Gunther Cornelissen wins Westerdijk Award

'People tend to think: we've got a policy now. Box checked. Done.'

During the opening of the new academic year, the Faculty of Science presented the first Westerdijk Award to employees in recognition of their efforts to create a more diverse organisation. Prof. Dr. Gunther Cornelissen, head of the Mathematics department, received by far the largest number of nominations. The letters of motivation submitted clearly showed that he has raised the issue of diversity within and outside the department in a wide variety of ways, and that his work in this area is appreciated by all of his colleagues. But what does Gunther himself think of the award? An interview.

Gunther Cornelissen Westerdijk Award 2017

“The award is a great honour, and is very useful,” Gunther says, “but it also presents a risk, just like announcing a diversity policy and the activities that go along with it. People tend to think: Ah, we’ve got a policy and someone is working on it. Box checked. Done. Then they go on with their day-to-day work, without it changing anything in their behaviour.”

Step-by-step plan

When Gunther was appointed head of the department of Mathematics in 2015, he immediately recognised that encouraging diversity would be an important part of his duties. Not because it was part of his job description, but because he himself felt it was vital. He had noticed that far fewer women were employed at the Faculty of Science compared to his previous positions and partnerships. 

“I knew from experience that it was possible to do things differently, so it became one of my priorities,” Gunther explains. “So over the past two years as head of the department, I’ve implemented a simple step-by-step plan that I came up with on my own.” According to Gunther, a plan like his would only work if at least half of all of the administrators cooperated. In other words: diversity should not be an issue that is limited to a small group of people, while the rest of the staff continue doing what they have always done.

Draw up lists, avoid implicit bias, practice positive discrimination

“My step-by-step plan consisted of 10 steps,” Gunther says.  “I formulated the steps with gender diversity in the back of my head, but of course they can also be used for other diversity issues.”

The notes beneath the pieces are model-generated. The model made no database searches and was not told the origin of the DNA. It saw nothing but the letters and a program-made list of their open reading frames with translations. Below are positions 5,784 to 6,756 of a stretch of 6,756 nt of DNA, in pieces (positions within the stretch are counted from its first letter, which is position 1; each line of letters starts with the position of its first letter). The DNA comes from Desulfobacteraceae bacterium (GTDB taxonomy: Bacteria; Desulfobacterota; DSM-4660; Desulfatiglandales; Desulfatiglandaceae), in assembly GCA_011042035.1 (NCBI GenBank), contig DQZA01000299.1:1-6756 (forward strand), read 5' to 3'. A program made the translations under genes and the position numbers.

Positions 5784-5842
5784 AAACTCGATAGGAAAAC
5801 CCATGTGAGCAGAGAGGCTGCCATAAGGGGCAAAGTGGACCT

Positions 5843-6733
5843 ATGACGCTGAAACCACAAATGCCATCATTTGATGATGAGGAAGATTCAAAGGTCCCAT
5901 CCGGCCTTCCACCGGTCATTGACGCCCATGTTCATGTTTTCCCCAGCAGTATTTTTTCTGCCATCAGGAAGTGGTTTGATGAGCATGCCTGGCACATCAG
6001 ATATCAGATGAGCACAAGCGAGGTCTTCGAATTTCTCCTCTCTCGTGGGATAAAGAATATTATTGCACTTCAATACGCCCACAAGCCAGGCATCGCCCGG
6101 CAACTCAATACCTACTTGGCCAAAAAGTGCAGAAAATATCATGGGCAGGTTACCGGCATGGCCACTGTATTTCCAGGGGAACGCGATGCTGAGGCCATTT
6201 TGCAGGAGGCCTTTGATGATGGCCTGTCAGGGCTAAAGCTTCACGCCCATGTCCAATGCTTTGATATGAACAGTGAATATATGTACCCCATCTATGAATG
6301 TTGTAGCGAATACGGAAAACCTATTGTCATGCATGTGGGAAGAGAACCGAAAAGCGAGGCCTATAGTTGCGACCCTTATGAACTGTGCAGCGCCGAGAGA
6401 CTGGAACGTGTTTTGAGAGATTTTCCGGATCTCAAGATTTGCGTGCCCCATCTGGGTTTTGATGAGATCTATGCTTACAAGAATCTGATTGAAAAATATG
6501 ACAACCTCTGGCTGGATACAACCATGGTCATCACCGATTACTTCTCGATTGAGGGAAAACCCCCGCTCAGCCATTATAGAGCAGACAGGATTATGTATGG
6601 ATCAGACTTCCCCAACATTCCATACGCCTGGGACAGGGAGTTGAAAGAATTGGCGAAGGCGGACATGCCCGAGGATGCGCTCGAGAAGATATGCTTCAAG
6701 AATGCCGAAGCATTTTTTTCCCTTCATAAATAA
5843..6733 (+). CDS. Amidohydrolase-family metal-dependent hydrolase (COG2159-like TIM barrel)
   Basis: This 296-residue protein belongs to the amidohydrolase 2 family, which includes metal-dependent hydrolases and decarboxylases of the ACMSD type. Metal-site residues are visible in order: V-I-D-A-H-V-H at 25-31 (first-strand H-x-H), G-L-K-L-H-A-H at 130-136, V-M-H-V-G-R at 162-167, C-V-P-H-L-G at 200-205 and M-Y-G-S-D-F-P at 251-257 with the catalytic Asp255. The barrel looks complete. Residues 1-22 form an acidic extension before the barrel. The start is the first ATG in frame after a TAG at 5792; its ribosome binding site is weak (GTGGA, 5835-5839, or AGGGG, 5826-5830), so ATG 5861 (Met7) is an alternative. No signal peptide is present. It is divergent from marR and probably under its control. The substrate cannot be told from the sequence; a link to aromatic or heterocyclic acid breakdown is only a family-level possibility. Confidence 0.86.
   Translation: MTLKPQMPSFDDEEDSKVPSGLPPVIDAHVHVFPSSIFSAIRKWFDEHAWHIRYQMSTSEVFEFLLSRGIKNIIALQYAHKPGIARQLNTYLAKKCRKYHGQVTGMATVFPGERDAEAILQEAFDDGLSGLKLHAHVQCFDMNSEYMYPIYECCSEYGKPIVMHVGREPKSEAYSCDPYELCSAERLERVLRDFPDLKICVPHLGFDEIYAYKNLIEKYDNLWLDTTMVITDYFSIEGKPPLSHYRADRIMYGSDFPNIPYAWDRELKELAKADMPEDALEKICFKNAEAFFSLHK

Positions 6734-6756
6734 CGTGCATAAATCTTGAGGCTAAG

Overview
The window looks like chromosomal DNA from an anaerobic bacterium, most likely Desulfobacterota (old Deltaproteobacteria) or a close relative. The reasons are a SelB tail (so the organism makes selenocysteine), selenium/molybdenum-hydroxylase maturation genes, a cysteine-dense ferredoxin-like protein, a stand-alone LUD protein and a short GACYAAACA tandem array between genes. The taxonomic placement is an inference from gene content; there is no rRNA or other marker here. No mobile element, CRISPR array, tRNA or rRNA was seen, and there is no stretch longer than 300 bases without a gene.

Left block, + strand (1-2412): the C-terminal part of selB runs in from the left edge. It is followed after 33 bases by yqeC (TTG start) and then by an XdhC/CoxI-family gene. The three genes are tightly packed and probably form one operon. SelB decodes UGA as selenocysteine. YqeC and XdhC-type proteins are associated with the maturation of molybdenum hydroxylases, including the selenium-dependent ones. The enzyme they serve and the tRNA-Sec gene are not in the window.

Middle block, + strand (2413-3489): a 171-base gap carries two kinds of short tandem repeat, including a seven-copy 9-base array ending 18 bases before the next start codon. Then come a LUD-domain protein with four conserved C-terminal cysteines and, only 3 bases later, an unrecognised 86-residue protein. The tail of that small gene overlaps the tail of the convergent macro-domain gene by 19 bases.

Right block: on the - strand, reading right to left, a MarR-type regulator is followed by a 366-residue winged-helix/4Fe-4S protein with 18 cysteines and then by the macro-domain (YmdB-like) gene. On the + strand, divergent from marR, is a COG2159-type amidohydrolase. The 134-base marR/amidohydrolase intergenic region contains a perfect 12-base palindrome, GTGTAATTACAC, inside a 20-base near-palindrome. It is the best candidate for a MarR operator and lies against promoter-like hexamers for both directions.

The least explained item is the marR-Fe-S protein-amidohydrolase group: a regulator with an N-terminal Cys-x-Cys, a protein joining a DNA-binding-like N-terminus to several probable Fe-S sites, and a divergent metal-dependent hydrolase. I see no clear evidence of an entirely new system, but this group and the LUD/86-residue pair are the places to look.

Gunther’s steps:

  1. Convince yourself. Create a file on your computer with excellent women in your field, young and old all mixed together, including people you’ve never met. Make sure you know a bit about what their work entails. Ask questions. Update the list periodically (2 hours per month). Read through the list and convince yourself that there is enough quality available. If that doesn’t work, take a sabbatical to think about yourself or your field of expertise.
  2. When you organise a seminar, colloquium or conference, ensure that at least half of the speakers are women. If you don’t think that this is possible, then you urgently need to work on your list. If you notice someone in your surroundings scheduling only men to speak, award them the ‘Congratulations, you have an all-male panel!’ seal of approval.
  3. Consult your list to determine who is eligible to apply for a Marie Curie, VENI, VIDI, etc., grant. Support them in submitting an application. Look for a female PhD candidate instead of a male. Actively recruit female temporary staff.
  4. Abide by the following rule: when scouting for candidates to fill a new job opening, if at least half of the serious candidates are not women, then cancel the whole scouting assignment. That will force talent scouts to focus more on women in their search. 
  5. When recruiting for a position, pay attention to implicit bias (unconscious and automatic prejudices, and the resulting behaviour, ed.) Clarify the selection criteria in advance, and discuss them with each candidate. This can be uncomfortable for some committees...
  6. Don’t be afraid of ultra-positive discrimination: make sure that you make job openings only available for women. We’ve done that at Mathematics, with 75 serious applicants as an excellent result. (And yes, if you want to reach your goal, you might have to treat candidates ‘unequally’ for a while.)
  7. Look for encouraging stories, and make them public. Some good examples are:  the exhibition on women in (European) mathematics, which was on display during the open days and the national mathematics conference, with the accompanying book with interviews, lectures about female mathematicians for teachers at the National Mathematics Days, etc.
  8. Stabilise your organisation: set a goal of 30% female professors, instead of just 20%. A minority that is too small runs the risk of disappearing before it can grow.
  9. Learn from women. They often approach problems differently, and have a different perspective on things. That can make some men uneasy...!
  10. Pay attention to unacceptable behaviour in a more diverse workplace. Make sure that you can discuss this topic, and offer coaching.


According to Gunther, implicit bias is the most difficult thing to defeat. “Only once you’ve raised enough awareness can you begin a diversity transition.” When it comes to gender diversity, Gunther has contributed to a significant increase in the number of female staff members within the department of Mathematics: from 5% to 15% over the past two years.

However, he will soon hand over his responsibilities as the head of the Mathematics department. Is he not worried that the department will lose sight of the importance of diversity? “Nope,” Gunther smiles, “because of course I’ve talked about it at length with my successor.”